only stop

Discussion in 'Obedience Training' started by lasagnapablo, Feb 16, 2009.

  1. lasagnapablo Well-Known Member

    hi forumfriends,

    I'm a little bit confused about stop and stay commands and i need your big experience.
    I always used stop for both, 'cause the trainer told me it was ok.

    Pablo is great with "stop" when he has to stop:dogtongue2: but he seems to be confused with the stop command when i mean "stay":dogwacko:

    i have worked with him only for a month, but i think using the same command was a big mistake, 'cause once i tried "stay" and he did! do you think he'll get more confused if i start 2different commands: stop and stay? (in italian "fermo" and "resta":dogwink: ) do you think changing now is ok?

    thank you for your opinion!

  2. fickla Experienced Member

    I'm not quite sure what definitions you use for stop and stay, so I think my answer depends on whether you really use them as 2 different things.

    To me, "stay" means do not move a muscle. If they are on a sit stay, I do'nt want my dogs lying down, turning in place, etc.

    I use the word "wait" to mean don't move forward. I don't care if the dog lies down or walks away, they just can't follow me. I use wait for getting out of cars, door ways, and my agility start line stay. I've also used wait when walking my dog off leash and I want him to stop forward progress and wait for me to catch up. My dog is usually in a stand when I say wait, but it doesn't matter.

    I know there are some trainers that basically use wait and stay to mean the same thing. I've heard that you should tell the dog "Stay" if you plan on coming back to release him, and "wait" to mean basically the same thing, don't move, but I will eventually call you to come. In theory, they don't want the dog anticipating the cue to come and breaking their stay, so they use a different word. If you are using "stop" and "stay" in this sense, I personally think it's the same thing to the dog. In both situations you want the dog to be a statue, it's just proofing the dog to be still until I return and release you or until I call you.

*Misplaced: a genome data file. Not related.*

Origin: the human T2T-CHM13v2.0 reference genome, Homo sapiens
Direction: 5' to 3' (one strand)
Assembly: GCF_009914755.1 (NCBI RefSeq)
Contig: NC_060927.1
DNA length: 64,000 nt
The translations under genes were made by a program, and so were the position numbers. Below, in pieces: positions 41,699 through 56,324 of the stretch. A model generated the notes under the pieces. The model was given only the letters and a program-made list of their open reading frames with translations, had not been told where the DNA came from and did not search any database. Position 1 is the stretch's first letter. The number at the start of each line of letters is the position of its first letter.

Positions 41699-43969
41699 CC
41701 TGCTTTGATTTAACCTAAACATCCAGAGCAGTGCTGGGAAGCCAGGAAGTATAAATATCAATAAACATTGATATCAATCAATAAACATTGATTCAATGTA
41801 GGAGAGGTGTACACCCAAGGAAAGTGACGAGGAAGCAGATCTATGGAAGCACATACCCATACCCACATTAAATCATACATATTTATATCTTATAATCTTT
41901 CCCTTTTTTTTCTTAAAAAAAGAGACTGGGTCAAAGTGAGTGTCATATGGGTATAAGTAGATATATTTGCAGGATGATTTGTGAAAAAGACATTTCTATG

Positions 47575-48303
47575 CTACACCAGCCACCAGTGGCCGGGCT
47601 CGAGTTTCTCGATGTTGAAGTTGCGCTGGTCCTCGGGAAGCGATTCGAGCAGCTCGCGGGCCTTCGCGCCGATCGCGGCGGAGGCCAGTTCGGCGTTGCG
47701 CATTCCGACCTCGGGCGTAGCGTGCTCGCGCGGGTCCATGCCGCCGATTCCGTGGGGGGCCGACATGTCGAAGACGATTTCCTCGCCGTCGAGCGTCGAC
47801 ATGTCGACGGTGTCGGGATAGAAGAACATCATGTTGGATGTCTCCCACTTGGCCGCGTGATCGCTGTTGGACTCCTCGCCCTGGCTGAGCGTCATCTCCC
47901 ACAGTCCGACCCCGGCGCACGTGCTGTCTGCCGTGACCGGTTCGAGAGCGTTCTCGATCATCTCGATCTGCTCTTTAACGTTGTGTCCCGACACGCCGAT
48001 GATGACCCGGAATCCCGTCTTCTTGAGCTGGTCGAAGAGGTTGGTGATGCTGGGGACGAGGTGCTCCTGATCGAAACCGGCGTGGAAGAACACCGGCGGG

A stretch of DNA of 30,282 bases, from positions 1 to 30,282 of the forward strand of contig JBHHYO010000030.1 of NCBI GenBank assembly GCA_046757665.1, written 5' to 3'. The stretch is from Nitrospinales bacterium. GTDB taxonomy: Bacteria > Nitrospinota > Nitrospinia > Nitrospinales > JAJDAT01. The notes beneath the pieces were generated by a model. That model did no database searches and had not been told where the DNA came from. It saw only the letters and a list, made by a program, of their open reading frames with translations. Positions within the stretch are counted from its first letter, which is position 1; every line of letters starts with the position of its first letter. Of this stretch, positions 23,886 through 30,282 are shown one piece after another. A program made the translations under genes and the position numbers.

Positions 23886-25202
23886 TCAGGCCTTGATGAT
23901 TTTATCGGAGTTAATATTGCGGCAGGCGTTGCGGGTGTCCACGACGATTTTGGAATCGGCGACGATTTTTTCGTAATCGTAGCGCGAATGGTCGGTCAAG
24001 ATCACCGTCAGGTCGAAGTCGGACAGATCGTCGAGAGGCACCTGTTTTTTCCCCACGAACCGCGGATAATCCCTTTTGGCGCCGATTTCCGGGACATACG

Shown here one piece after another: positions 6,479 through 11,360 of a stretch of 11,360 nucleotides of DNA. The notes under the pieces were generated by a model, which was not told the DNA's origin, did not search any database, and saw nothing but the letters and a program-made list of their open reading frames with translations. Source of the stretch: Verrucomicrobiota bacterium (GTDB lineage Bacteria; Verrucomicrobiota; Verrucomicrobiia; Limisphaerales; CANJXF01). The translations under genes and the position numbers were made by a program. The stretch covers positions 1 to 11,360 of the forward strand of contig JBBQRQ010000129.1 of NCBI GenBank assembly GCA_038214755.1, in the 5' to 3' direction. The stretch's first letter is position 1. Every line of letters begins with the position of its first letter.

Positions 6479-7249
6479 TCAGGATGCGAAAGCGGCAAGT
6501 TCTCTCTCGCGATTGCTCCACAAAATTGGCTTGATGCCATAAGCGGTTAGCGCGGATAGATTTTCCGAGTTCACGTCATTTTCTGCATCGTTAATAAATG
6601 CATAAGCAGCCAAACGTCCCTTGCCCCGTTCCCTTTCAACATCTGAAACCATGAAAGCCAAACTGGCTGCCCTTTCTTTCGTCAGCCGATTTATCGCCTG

I know a lot of people use the same hand signal for both (hand held up like a stop sign), but I use the held up hand for "stay" and a pointed index finger for "Wait"

    Does that help at all? If you do want to start using a second word, I don't think it would confuse him. I would use stop like you always do, and just reteach a stay from scratch. The training will go quickly, but I would pretend like he has no clue what a stay is and retrain it all.
  3. lasagnapablo Well-Known Member

    thank you very much!

    it's not easy for me to translate italian training terms.
    i meant what you understood; stop means for me "wait" it can be a calming signal or i can use it if i need Pablo to stop.
    "stay" means: stay in that position and don't move.

    thank you for your advices, i think they will be very useful!
  4. stormi Well-Known Member

    I think it depends on you and your dog? Like fickla says many people find using stop/wait for 'wait until I give you the next command', and stay for don't move...'I'll return to you'.

    Personally I use the postion I want the dog to stay in e.g. sit means 'sit' regardless of what will follow.

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